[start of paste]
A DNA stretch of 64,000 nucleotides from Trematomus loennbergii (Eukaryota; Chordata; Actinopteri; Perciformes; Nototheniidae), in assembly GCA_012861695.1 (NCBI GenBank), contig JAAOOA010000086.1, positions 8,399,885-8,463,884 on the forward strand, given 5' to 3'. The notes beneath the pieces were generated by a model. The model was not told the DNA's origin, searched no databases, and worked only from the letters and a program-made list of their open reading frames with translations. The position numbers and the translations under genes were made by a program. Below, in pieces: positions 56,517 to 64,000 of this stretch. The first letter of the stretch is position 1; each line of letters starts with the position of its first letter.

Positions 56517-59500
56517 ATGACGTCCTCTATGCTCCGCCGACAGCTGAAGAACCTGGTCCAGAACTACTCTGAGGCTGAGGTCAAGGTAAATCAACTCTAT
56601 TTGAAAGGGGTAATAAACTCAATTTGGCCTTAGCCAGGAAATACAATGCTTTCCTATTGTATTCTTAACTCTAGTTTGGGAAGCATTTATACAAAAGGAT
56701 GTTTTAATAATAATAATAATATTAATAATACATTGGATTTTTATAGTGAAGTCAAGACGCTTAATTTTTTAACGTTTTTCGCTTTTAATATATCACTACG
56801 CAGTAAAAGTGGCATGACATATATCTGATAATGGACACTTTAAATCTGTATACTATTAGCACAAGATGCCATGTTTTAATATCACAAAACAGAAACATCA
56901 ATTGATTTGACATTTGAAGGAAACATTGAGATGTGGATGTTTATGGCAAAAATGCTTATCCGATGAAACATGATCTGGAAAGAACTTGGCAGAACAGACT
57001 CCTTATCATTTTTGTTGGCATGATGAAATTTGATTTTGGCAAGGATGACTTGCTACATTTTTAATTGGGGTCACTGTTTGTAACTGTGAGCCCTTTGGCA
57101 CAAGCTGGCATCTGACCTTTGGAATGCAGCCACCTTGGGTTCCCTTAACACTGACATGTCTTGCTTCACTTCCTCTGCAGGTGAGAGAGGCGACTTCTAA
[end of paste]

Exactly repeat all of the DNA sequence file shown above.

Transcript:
A DNA stretch of 64,000 nucleotides from Trematomus loennbergii (Eukaryota; Chordata; Actinopteri; Perciformes; Nototheniidae), in assembly GCA_012861695.1 (NCBI GenBank), contig JAAOOA010000086.1, positions 8,399,885-8,463,884 on the forward strand, given 5' to 3'. The notes beneath the pieces were generated by a model. The model was not told the DNA's origin, searched no databases, and worked only from the letters and a program-made list of their open reading frames with translations. The position numbers and the translations under genes were made by a program. Below, in pieces: positions 56,517 to 64,000 of this stretch. The first letter of the stretch is position 1; each line of letters starts with the position of its first letter.

Positions 56517-59500
56517 ATGACGTCCTCTATGCTCCGCCGACAGCTGAAGAACCTGGTCCAGAACTACTCTGAGGCTGAGGTCAAGGTAAATCAACTCTAT
56601 TTGAAAGGGGTAATAAACTCAATTTGGCCTTAGCCAGGAAATACAATGCTTTCCTATTGTATTCTTAACTCTAGTTTGGGAAGCATTTATACAAAAGGAT
56701 GTTTTAATAATAATAATAATATTAATAATACATTGGATTTTTATAGTGAAGTCAAGACGCTTAATTTTTTAACGTTTTTCGCTTTTAATATATCACTACG
56801 CAGTAAAAGTGGCATGACATATATCTGATAATGGACACTTTAAATCTGTATACTATTAGCACAAGATGCCATGTTTTAATATCACAAAACAGAAACATCA
56901 ATTGATTTGACATTTGAAGGAAACATTGAGATGTGGATGTTTATGGCAAAAATGCTTATCCGATGAAACATGATCTGGAAAGAACTTGGCAGAACAGACT
57001 CCTTATCATTTTTGTTGGCATGATGAAATTTGATTTTGGCAAGGATGACTTGCTACATTTTTAATTGGGGTCACTGTTTGTAACTGTGAGCCCTTTGGCA
57101 CAAGCTGGCATCTGACCTTTGGAATGCAGCCACCTTGGGTTCCCTTAACACTGACATGTCTTGCTTCACTTCCTCTGCAGGTGAGAGAGGCGACTTCTAA